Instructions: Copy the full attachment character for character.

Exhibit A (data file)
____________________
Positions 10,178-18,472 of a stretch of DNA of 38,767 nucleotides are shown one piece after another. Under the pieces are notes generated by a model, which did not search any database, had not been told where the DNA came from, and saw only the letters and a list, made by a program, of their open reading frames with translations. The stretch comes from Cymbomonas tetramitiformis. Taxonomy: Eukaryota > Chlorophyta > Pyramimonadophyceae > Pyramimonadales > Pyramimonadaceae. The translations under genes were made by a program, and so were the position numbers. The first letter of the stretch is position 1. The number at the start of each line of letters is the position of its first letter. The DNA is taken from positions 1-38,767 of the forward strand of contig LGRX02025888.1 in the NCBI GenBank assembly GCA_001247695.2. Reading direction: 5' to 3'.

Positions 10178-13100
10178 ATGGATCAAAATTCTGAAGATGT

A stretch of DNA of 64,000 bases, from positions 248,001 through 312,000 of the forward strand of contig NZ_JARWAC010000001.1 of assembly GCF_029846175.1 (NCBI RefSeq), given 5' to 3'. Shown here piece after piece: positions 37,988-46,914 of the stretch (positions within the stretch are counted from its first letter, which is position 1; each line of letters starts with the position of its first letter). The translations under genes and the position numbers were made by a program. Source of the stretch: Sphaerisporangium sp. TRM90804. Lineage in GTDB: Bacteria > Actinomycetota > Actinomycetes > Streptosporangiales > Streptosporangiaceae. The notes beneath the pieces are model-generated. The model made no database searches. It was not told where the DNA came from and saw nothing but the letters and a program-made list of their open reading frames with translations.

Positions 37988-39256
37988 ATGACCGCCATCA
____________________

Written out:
Positions 10,178-18,472 of a stretch of DNA of 38,767 nucleotides are shown one piece after another. Under the pieces are notes generated by a model, which did not search any database, had not been told where the DNA came from, and saw only the letters and a list, made by a program, of their open reading frames with translations. The stretch comes from Cymbomonas tetramitiformis. Taxonomy: Eukaryota > Chlorophyta > Pyramimonadophyceae > Pyramimonadales > Pyramimonadaceae. The translations under genes were made by a program, and so were the position numbers. The first letter of the stretch is position 1. The number at the start of each line of letters is the position of its first letter. The DNA is taken from positions 1-38,767 of the forward strand of contig LGRX02025888.1 in the NCBI GenBank assembly GCA_001247695.2. Reading direction: 5' to 3'.

Positions 10178-13100
10178 ATGGATCAAAATTCTGAAGATGT

A stretch of DNA of 64,000 bases, from positions 248,001 through 312,000 of the forward strand of contig NZ_JARWAC010000001.1 of assembly GCF_029846175.1 (NCBI RefSeq), given 5' to 3'. Shown here piece after piece: positions 37,988-46,914 of the stretch (positions within the stretch are counted from its first letter, which is position 1; each line of letters starts with the position of its first letter). The translations under genes and the position numbers were made by a program. Source of the stretch: Sphaerisporangium sp. TRM90804. Lineage in GTDB: Bacteria > Actinomycetota > Actinomycetes > Streptosporangiales > Streptosporangiaceae. The notes beneath the pieces are model-generated. The model made no database searches. It was not told where the DNA came from and saw nothing but the letters and a program-made list of their open reading frames with translations.

Positions 37988-39256
37988 ATGACCGCCATCA